- Tuesday, 10 June 2014 10:23
As many folks know, the IRS is VERY behind on processing applications for tax-exempt status. I have written about this issue in the past (here and here) and would definitely like to see some improvement. At the end of March, the IRS submitted a draft of a new “1023-EZ” to the Office and Management and Budget for a comment period – and in theory we will see a final version this summer. What does this mean? [**UPDATE: The form was released on July 1st, 2014. This post has been updated in light of the newly released form.]
First – just a reminder of how we got here: there is a massive backlog of applications (Forms 1023 and 1024) pending with the IRS. Approximately 80,000 applications come in annually (approximately 20,000 of those are coming in because they were automatically revoked for failure to file annual returns 3 years in a row). As of 6/5/14, the average date of pending applications is August 2013 – remember, this means that an equal number of applications were submitted before August of 2013 as were submitted after. So...long delays. Delays are due to budget issues, sequestration, automatic revocation, and “Tea Party Non-Gate” (which still continues).
The IRS probably had to do something – it has been clear for a while that they are not making progress in getting reasonably caught up on processing applications. It is estimated that approximately 17% of applicants will be eligible to file the 1023-EZ. Who is eligible? Well, the IRS (in all its difficult-ness) has instead defined eligibility by providing a long list of those ineligible to file. That list includes things like:
· Organizations with annual revenues exceeding $200k (or projected to exceed in the next 3 years), or assets in excess of $500k. [**UPDATE: As of July 1st, instructions for the new form now state that an organization is only eligible if it does not expect its gross assets to exceed $50,000 in the next three years (and has not in the previous three years) and assets not exceeding $250k. The new form and other relevant documents can be found here.]
· A successor to a for-profit entity
· A organization whose tax-exempt status was revoked (other than for failure to file a return) and *** certain organizations whose status was revoked for failure to file [**UPDATE: organizations applying for retroactive reinstatement under Sections 5 or 6 of 2014-11 cannot use the form].
· Organizations engaged in joint ventures
· Organizations managing donor advised funds
Should every organization that is eligible fill this out? I am not so sure…. There are definitely advantages. It should be cheaper (although we don’t know yet what the filing fee will be) [**UPDATE: Filing fee is $400]. It should be less intensive to fill out (and thus perhaps cheaper). In theory, review by the IRS should be faster. It can be e-filed (must be e-filed). However, there are also some significant disadvantages. The IRS has explicitly stated that there will be an increase in oversight over organizations filing the 1023-EZ (although we don’t yet know what that oversight will be). Organizations filling out the 1023-EZ really lose out on the educational opportunities on 501(c)(3) requirements that are provided (forced on them) by filling out the full Form 1023. Finally, there are many traps for the unwary – making it easy to fill out an inaccurate form.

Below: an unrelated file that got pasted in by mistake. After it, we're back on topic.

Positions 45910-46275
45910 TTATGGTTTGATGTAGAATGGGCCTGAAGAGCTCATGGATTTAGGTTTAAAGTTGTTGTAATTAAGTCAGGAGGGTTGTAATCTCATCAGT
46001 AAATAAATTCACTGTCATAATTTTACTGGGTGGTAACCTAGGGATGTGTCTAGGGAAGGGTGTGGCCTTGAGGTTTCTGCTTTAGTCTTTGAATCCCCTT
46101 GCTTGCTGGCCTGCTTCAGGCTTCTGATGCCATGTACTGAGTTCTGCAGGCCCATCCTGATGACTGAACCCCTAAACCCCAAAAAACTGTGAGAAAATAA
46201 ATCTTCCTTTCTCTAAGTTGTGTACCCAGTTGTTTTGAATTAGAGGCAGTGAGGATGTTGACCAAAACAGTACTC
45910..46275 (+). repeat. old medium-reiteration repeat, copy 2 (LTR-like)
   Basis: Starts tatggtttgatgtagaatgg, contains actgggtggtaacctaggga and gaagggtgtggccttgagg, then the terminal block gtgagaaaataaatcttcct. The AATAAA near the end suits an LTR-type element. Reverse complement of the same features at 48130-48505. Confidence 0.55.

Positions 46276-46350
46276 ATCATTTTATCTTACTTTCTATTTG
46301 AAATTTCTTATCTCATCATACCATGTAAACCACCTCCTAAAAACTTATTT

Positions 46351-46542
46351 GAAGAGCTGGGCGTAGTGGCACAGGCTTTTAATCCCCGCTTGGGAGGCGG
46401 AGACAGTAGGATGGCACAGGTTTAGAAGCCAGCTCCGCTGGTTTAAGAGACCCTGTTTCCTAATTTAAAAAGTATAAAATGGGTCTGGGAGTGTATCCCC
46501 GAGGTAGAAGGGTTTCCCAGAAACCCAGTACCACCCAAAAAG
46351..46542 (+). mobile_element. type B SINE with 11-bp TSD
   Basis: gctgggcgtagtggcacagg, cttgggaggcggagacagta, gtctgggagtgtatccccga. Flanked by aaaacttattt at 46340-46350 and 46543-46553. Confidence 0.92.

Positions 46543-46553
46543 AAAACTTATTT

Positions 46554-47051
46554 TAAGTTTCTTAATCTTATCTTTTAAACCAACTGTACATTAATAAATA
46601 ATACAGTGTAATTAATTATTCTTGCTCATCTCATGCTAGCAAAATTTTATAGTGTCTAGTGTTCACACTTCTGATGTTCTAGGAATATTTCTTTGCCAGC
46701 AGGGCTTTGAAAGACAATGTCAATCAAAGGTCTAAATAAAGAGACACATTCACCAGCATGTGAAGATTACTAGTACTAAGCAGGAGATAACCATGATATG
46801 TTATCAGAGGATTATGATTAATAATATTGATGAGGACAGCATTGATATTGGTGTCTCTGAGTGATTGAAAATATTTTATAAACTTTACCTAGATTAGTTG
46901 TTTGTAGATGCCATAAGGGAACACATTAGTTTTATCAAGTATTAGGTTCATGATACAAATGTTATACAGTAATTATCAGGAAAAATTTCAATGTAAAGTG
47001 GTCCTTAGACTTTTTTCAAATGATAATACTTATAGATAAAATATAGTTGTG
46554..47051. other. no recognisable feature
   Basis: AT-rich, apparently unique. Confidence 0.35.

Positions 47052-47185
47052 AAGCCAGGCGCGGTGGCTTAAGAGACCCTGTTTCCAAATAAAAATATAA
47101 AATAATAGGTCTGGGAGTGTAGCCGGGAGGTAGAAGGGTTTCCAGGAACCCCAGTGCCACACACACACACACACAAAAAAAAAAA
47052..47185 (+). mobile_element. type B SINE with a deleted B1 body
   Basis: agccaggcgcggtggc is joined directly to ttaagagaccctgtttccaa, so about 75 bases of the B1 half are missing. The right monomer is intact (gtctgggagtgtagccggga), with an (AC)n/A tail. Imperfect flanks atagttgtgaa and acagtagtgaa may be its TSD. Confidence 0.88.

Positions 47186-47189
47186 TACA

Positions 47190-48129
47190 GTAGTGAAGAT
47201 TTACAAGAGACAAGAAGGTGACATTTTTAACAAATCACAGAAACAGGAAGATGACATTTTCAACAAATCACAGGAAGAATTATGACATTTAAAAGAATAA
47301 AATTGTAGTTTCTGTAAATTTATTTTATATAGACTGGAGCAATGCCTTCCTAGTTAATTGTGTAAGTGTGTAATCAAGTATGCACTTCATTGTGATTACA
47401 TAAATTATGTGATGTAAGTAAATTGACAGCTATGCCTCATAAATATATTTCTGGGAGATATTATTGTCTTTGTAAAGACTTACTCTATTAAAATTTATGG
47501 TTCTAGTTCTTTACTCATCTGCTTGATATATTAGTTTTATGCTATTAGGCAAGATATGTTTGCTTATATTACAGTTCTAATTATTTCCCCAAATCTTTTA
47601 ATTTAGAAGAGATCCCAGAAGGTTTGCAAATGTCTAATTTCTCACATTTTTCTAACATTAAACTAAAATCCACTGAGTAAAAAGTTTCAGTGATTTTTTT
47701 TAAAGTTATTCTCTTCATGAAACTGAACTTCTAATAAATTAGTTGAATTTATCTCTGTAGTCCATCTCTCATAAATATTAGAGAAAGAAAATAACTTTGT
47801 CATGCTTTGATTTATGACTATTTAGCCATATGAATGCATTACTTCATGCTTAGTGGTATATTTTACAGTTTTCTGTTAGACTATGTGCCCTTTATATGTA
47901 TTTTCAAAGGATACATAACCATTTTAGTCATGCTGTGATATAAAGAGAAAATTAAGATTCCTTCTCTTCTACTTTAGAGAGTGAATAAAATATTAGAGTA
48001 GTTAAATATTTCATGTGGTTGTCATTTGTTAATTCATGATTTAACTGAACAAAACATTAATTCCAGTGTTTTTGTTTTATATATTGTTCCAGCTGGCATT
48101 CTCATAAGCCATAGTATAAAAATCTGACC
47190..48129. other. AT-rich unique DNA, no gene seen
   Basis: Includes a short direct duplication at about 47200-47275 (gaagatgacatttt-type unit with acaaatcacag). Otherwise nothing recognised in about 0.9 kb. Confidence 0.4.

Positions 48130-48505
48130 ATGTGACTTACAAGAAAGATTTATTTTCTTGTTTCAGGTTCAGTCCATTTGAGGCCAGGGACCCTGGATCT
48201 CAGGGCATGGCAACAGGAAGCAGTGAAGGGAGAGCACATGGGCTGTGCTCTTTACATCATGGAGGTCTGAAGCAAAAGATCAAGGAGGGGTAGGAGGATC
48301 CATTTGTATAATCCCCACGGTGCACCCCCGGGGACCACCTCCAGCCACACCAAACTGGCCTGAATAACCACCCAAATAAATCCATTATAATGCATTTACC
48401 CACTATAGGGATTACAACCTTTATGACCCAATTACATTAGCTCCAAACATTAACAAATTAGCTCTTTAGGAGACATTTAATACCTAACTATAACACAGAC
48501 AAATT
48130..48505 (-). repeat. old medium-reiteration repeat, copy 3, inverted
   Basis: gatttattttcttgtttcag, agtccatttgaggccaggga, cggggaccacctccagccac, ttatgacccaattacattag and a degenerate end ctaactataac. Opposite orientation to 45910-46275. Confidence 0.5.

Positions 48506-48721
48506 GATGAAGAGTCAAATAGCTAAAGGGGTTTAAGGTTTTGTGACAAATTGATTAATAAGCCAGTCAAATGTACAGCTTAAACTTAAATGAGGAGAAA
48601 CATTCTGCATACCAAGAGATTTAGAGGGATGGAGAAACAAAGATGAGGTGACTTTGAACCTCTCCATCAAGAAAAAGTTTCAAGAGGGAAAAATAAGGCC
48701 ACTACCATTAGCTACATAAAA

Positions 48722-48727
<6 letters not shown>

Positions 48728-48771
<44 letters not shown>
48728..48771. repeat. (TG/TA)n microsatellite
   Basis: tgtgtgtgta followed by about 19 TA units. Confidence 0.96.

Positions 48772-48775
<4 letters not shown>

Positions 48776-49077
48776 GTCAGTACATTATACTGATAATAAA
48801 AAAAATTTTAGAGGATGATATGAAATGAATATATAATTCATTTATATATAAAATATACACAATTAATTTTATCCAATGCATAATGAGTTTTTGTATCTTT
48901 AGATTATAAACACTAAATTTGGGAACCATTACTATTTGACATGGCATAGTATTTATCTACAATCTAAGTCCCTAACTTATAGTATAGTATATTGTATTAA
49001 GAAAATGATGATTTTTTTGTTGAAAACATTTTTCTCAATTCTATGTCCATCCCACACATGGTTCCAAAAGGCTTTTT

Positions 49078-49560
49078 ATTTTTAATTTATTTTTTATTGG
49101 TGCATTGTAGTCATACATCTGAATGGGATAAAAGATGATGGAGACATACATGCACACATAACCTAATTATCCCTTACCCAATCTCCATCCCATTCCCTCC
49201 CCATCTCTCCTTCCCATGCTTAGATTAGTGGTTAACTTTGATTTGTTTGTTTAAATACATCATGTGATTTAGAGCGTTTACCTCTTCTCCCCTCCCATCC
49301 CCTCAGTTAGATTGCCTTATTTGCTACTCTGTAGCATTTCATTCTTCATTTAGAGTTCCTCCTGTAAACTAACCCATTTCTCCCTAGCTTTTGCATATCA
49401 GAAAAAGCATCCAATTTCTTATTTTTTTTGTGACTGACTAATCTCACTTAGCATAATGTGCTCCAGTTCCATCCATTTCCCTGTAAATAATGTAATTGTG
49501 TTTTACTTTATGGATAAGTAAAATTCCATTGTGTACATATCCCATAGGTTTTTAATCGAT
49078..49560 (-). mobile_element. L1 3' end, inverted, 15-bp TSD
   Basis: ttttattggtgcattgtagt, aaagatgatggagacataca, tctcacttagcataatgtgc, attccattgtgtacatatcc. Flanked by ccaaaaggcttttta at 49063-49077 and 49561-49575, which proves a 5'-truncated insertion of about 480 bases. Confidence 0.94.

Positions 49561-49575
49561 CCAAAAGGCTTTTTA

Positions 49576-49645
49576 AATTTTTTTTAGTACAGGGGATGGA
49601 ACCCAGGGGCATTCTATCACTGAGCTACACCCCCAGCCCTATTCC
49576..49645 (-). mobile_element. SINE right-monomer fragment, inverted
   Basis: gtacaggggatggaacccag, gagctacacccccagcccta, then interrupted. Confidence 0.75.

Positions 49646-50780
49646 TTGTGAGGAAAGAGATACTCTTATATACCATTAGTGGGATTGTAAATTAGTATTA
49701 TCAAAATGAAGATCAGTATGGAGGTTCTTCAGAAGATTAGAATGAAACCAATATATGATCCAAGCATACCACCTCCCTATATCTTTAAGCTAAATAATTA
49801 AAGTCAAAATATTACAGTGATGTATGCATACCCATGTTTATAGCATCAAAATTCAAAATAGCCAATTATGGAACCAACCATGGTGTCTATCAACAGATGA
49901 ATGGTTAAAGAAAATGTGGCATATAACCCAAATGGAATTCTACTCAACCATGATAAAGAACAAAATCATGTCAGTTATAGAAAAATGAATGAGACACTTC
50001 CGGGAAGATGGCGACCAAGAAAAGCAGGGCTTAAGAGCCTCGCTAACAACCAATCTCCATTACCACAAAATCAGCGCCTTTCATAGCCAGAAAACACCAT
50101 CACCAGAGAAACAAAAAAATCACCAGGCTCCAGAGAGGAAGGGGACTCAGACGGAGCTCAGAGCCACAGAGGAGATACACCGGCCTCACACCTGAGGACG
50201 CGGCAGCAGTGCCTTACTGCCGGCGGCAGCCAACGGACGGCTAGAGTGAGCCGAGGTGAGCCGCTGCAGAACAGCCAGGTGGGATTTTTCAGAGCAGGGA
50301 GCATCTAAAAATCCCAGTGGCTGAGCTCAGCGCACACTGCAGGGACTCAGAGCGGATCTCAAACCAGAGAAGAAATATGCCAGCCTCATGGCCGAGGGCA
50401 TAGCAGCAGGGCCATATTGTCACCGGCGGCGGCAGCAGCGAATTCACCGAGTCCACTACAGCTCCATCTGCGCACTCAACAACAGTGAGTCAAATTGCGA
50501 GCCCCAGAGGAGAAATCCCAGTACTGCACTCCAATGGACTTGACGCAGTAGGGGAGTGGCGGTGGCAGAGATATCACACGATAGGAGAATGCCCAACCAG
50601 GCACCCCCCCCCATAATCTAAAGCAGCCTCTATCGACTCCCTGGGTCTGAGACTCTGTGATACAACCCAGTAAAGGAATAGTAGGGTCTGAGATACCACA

The National Council of Nonprofits, in their comments on the Form 1023-EZ, said the following:
“[W]e are concerned that the proposed new Form 1023-EZ and related streamlined approval process for tax-exemption will (1) decrease, rather than improve, the quality of information the IRS needs to make informed decisions; (2) reduce public trust; and (3) inappropriately shift the IRS’ obligations onto others – foisting burdens on the public, existing charitable nonprofits, the funding community, and state charity regulators.”
The National Association of State Charity Officials was also critical of the Form 1023-EZ in their comments:
“We believe that the Form 1023-EZ will increase opportunity for fraud and heighten the burden on state regulators to compensate for the reduced standards that will be required of the organization to meet federal tax exemption requirements. While we appreciate that the IRS will be committing more resources to back-end compliance examinations to address the potential for malfeasance, our concern is that the current 17% of all applicants for which the Form 1023-EZ would apply could grow exponentially if the process for obtaining tax-exempt status was significantly simplified. Both IRS and state charities regulator enforcement capabilities are already stretched thin. While use of the Form 1023-EZ may result in somewhat of a short-term reduced burden in processing applications, the long-term effect certainly will be a greatly increased burden on already overburdened state and federal regulators.”
So should we ditch the form? Yes – but that isn’t going to happen. We either have to make the process of exemption easier/faster for a significant number of folks – or provide more funding for the IRS. Congress isn’t going to provide additional funding anytime soon….so…we have the 1023-EZ.
Organizations looking to fill out the form are going to perceive a significant advantage to filling out the shorter form – however these perceptions may not be accurate. I agree with the above comments – noncompliance is going to become more common as a result of the easier process. Organizations thinking about filling out the 1023-EZ should seek counsel and weight the advantages and disadvantages to the 1023-EZ for their organization – otherwise, they may find themselves penny-wise, but pound-foolish.